Parks and Wildlife Foundation of Texas, Inc.

aka Texas Parks and Wildlife Foundation   |   Dallas, TX   |


The mission of Texas Parks and Wildlife Foundation is to support Texas Parks and Wildlife Department to ensure that all Texans, today and in the future, can enjoy the wild things and wild places of Texas.

Ruling year info


Executive Director

Ms. Anne Brown

Main address

2914 Swiss Ave

Dallas, TX 75204 USA

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NTEE code info

Natural Resource Conservation and Protection (C30)

Wildlife Preservation/Protection (D30)

Parks and Playgrounds (N32)

IRS filing requirement

This organization is required to file an IRS Form 990 or 990-EZ.

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Programs and results

What we aim to solve

SOURCE: Self-reported by organization

Texas is experiencing immense population shifts that are creating challenges and opportunities to conserve the state’s rich natural and cultural heritage. Given the high population of Texas’ urban areas (over 22 million) and the very small percentage of public land in the state open for public recreation (less than 2.5%), issues like public access to green space, opportunities for outdoor recreation, and stewardship of our lands, waters, and wildlife are amplified for Texans. With increasing stresses on our natural resources, it is critical that Texas Parks and Wildlife Foundation (TPWF), Texas Parks and Wildlife Department (TPWD), and its partners work together to ensure the future of our lands, waters, wildlife, and cultural heritage for all Texans.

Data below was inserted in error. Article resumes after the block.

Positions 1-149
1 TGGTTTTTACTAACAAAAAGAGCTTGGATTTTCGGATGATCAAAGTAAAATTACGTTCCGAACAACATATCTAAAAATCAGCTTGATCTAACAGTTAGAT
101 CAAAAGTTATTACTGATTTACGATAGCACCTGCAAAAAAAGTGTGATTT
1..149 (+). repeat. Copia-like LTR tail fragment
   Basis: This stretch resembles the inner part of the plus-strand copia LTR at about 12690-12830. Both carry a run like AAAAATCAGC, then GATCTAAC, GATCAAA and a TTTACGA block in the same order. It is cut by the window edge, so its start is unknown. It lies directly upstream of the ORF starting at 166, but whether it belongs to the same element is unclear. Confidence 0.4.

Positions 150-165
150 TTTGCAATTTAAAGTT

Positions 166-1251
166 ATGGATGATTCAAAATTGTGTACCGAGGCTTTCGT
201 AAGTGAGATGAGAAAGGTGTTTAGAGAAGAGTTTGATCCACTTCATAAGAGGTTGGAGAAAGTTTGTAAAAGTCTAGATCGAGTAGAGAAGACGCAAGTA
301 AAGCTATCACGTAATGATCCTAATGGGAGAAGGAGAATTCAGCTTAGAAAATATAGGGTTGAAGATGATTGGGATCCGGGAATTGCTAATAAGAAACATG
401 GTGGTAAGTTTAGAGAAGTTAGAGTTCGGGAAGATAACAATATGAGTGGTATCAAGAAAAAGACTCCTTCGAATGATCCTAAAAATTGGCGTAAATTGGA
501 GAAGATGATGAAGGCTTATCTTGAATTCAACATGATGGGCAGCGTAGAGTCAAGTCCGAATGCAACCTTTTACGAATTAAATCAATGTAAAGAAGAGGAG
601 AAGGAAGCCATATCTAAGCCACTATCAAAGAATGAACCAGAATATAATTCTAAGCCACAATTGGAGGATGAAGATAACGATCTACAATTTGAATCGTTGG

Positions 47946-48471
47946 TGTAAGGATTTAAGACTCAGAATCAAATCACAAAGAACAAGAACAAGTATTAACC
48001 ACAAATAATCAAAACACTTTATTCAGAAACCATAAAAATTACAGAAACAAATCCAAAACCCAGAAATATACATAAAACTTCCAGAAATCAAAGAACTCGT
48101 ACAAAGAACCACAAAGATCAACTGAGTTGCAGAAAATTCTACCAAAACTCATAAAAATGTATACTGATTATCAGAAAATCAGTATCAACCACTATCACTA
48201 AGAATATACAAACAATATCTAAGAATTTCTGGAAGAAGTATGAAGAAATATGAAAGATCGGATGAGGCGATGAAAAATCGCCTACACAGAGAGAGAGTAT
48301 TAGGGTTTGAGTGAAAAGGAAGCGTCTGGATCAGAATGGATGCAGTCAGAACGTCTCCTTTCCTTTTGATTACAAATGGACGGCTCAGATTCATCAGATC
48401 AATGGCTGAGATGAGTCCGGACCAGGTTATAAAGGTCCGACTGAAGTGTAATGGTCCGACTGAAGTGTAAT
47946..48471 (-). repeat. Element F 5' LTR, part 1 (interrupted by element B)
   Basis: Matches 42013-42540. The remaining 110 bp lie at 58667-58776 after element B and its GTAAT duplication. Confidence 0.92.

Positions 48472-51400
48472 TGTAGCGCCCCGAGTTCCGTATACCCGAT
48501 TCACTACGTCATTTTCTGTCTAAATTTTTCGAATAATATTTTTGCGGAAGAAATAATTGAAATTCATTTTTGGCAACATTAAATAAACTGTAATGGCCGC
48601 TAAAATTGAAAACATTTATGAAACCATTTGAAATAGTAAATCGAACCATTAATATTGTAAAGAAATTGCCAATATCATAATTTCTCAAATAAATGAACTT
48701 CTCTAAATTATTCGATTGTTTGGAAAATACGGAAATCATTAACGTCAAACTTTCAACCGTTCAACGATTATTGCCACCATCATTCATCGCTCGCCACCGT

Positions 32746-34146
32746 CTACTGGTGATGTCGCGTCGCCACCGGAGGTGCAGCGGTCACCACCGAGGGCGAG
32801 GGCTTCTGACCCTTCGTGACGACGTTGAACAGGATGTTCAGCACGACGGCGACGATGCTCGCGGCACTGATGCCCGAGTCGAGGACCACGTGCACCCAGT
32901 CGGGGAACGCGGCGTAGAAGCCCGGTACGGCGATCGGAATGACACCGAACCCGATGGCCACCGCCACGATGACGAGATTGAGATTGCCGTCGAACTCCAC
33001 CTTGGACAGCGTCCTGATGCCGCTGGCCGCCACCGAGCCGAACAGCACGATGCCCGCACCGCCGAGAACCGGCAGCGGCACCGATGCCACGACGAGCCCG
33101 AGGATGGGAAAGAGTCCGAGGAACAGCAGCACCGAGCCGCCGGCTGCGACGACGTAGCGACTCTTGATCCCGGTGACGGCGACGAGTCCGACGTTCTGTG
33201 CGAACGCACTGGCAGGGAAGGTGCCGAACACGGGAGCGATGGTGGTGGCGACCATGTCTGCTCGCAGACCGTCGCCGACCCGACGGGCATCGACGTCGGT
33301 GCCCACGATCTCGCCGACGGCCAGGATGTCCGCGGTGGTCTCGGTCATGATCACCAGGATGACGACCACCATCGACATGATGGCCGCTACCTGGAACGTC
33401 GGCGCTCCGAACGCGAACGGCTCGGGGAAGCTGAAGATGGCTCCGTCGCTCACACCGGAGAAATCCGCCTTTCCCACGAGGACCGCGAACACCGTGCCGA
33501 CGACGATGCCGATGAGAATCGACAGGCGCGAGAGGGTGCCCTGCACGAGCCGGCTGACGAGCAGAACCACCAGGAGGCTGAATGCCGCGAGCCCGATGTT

Our programs

SOURCE: Self-reported by organization

What are the organization's current programs, how do they measure success, and who do the programs serve?

Texas Outdoor Family

Texas Outdoor Family (TOF) programs encourage children and families to enjoy the outdoors through state parks. TOF includes day and overnight camping workshops for families at state parks where participants learn core camping skills, outdoor cooking, GPS use and geocaching, and outdoor recreation activities such as kayaking and fishing. The TOF program has recently concluded a successful three-year expansion in the Houston area and is beginning an expansion in the DFW Metroplex.

Population(s) Served
Children and youth